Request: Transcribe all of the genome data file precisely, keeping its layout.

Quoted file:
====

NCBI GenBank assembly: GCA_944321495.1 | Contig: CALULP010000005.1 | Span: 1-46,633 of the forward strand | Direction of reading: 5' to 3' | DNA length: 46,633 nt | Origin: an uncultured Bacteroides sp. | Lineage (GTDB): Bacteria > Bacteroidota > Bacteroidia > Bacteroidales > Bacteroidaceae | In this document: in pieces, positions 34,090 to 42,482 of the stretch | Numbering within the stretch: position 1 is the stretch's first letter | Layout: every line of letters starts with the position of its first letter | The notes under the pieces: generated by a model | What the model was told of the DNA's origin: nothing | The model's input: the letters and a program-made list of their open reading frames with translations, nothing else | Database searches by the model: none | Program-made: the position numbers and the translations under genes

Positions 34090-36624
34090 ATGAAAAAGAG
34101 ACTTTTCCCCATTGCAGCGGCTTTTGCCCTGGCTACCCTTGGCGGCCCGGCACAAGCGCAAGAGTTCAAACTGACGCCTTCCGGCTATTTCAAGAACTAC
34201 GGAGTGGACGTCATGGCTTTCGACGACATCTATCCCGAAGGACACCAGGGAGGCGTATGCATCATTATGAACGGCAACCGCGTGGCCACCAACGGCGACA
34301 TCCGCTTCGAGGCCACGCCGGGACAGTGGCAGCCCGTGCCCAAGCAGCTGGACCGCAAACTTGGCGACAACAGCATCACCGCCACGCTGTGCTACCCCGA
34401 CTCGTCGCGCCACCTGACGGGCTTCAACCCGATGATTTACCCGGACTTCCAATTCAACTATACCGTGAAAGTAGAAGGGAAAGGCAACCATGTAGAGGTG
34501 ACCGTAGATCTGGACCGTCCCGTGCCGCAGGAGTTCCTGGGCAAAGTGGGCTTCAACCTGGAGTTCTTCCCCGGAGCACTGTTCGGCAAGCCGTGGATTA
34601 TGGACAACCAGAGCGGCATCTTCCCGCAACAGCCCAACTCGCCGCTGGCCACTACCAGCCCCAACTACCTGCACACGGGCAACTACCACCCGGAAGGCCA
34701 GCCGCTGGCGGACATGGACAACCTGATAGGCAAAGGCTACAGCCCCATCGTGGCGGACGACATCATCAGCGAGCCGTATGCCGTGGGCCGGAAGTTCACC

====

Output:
NCBI GenBank assembly: GCA_944321495.1 | Contig: CALULP010000005.1 | Span: 1-46,633 of the forward strand | Direction of reading: 5' to 3' | DNA length: 46,633 nt | Origin: an uncultured Bacteroides sp. | Lineage (GTDB): Bacteria > Bacteroidota > Bacteroidia > Bacteroidales > Bacteroidaceae | In this document: in pieces, positions 34,090 to 42,482 of the stretch | Numbering within the stretch: position 1 is the stretch's first letter | Layout: every line of letters starts with the position of its first letter | The notes under the pieces: generated by a model | What the model was told of the DNA's origin: nothing | The model's input: the letters and a program-made list of their open reading frames with translations, nothing else | Database searches by the model: none | Program-made: the position numbers and the translations under genes

Positions 34090-36624
34090 ATGAAAAAGAG
34101 ACTTTTCCCCATTGCAGCGGCTTTTGCCCTGGCTACCCTTGGCGGCCCGGCACAAGCGCAAGAGTTCAAACTGACGCCTTCCGGCTATTTCAAGAACTAC
34201 GGAGTGGACGTCATGGCTTTCGACGACATCTATCCCGAAGGACACCAGGGAGGCGTATGCATCATTATGAACGGCAACCGCGTGGCCACCAACGGCGACA
34301 TCCGCTTCGAGGCCACGCCGGGACAGTGGCAGCCCGTGCCCAAGCAGCTGGACCGCAAACTTGGCGACAACAGCATCACCGCCACGCTGTGCTACCCCGA
34401 CTCGTCGCGCCACCTGACGGGCTTCAACCCGATGATTTACCCGGACTTCCAATTCAACTATACCGTGAAAGTAGAAGGGAAAGGCAACCATGTAGAGGTG
34501 ACCGTAGATCTGGACCGTCCCGTGCCGCAGGAGTTCCTGGGCAAAGTGGGCTTCAACCTGGAGTTCTTCCCCGGAGCACTGTTCGGCAAGCCGTGGATTA
34601 TGGACAACCAGAGCGGCATCTTCCCGCAACAGCCCAACTCGCCGCTGGCCACTACCAGCCCCAACTACCTGCACACGGGCAACTACCACCCGGAAGGCCA
34701 GCCGCTGGCGGACATGGACAACCTGATAGGCAAAGGCTACAGCCCCATCGTGGCGGACGACATCATCAGCGAGCCGTATGCCGTGGGCCGGAAGTTCACC